We were in shock. Frightened. Both the boys cried. They wanted to go home right then. We had only a few things. No shoes. No clothes. No money. For about an hour we were completely uncertain of what might happen next. Tracy started to feel pain in her back. Turns out she broke several ribs trying to get under the computer table in the hotel room. And she banged her head too. Boys thankfully were physically unhurt. Just emotionally done.  

As time passed (we spent a few hours in a Salvation Army Refugee camp that had been set up, then met up with some other tennis players who were playing an hour south of ChristChurch and had a hotel room), a few days later we arranged our travel home and started to realize the impact this was going to have on the people of the city. We were the lucky ones. Bruised, battered, scared, tired, but going to get home eventually For the rest of the people in ChristChurch, the nightmare was just beginning. Their Infrastructure was destroyed – water, sewer, roads, phone, electricity.. all severely damaged. Houses wiped out either completely or partially. 185 people dead, most of them in two buildings that collapsed, one of which was a quarter-block from our hotel.

The tennis courts were destroyed during the earthquake.
It’s a year later and very few buildings have been rebuilt. The main commerce section of the city has been replaced with shipping containers that are being used as store fronts, just to insure the citizens have access to food, water and other essentials. Thousands of people have been displaced. Few businesses are up and running that were in the center of town. This event has had an incredible effect on the people.

But they are determined, many of them, to stay and rebuild. The city has history and its people want that history to continue. ChristChurch was (is) the second largest city in the country, next to Auckland. And the people there want to see it thrive once again. They are kind people. Very generous. Many of them came to the refugee camp and offered up their homes (even if they were damaged) to people that day who had no place to go. And many lost loved ones, family members, children.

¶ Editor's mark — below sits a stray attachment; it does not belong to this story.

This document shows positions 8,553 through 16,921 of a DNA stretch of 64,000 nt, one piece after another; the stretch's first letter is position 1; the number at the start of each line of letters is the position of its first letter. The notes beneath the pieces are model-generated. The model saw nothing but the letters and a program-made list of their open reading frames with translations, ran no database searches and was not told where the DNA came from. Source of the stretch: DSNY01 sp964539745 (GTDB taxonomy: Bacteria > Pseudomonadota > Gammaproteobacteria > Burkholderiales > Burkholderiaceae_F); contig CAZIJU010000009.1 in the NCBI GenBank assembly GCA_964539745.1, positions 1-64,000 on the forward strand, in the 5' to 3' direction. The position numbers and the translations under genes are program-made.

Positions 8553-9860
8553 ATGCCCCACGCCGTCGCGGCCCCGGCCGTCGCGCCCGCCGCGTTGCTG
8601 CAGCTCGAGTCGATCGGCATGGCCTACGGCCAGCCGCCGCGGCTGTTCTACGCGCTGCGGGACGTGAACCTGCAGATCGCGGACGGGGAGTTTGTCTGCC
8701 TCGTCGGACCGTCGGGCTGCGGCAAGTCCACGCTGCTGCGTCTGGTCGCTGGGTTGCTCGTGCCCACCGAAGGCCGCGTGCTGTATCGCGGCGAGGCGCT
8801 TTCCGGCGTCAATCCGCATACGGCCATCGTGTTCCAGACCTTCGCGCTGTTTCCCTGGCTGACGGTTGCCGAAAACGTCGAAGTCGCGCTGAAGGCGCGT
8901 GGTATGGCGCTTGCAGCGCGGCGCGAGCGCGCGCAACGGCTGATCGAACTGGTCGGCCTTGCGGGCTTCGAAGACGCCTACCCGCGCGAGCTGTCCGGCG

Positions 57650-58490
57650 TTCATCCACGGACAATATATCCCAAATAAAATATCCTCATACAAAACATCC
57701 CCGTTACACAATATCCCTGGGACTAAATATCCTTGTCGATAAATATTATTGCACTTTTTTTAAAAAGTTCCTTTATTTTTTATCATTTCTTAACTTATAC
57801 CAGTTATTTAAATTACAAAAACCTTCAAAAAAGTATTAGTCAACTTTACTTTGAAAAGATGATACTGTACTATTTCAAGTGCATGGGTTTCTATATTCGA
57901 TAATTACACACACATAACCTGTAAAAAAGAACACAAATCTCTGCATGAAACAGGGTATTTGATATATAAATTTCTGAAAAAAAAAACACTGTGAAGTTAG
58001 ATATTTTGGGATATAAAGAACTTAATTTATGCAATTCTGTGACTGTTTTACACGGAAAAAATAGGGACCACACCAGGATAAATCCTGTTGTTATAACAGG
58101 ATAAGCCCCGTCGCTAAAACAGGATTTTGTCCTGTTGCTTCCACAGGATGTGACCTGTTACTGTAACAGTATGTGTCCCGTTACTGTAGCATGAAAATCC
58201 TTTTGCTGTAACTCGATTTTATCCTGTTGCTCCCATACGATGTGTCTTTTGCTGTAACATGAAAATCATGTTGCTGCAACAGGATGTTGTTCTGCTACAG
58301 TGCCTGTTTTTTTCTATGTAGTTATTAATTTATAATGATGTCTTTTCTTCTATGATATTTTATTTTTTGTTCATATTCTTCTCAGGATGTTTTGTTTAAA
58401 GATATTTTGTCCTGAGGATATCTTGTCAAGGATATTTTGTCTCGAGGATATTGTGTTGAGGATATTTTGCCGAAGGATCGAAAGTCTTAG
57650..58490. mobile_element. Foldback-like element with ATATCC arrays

We need to remember the people of ChristChurch. I am lucky that my life continued after that day and I was able to come home to a roof, and water, and food. Not everyone there has that luxury, even today.


 Leland and his wife, Tracy, would like to rally your support to help the good people of Christchurch who are still dealing with numerous aftershocks, loss of power, and lack of funds one year after the quake. You can help these resilient people rebuild by sending your donation to one of the following support groups:

MatchPoint International -

More direct links organizations in New Zealand providing relief -

Please share this story with a friend and help this community recover.  Thanks for your support. 

Want the latest news about cleanup efforts in Christchurch, New Zealand?  Click here


  1. Leland and I once worked together in the photo-ad publishing industry.  His wife is working on her first novel.  I'm thankful for their commitment to serve our community.  Both are strong role models.  Thanks, Rolling family, for sharing your story at the Cyber-bistro.

  2. Thanks for sharing our story Mike, you are an amazing person!

  3.  Tracy,

    Glad to help.  Happy to have friends like the Rolling family.  God bless you.

  4. Great family, great story, great cause!  :)

  5. Thanks for sharing this and reminding me of New Zealand.  I had no idea that after a year they were still in such a crisis.  I'm glad you made it out safely and are spreading this message.

  6. Thanks for joining the conversation, Sutton.  Leland told me they had to demolish the hotel they were staying in due to the extensive damage. I will ask Leland to keep us updated here at the Cyber-bistro.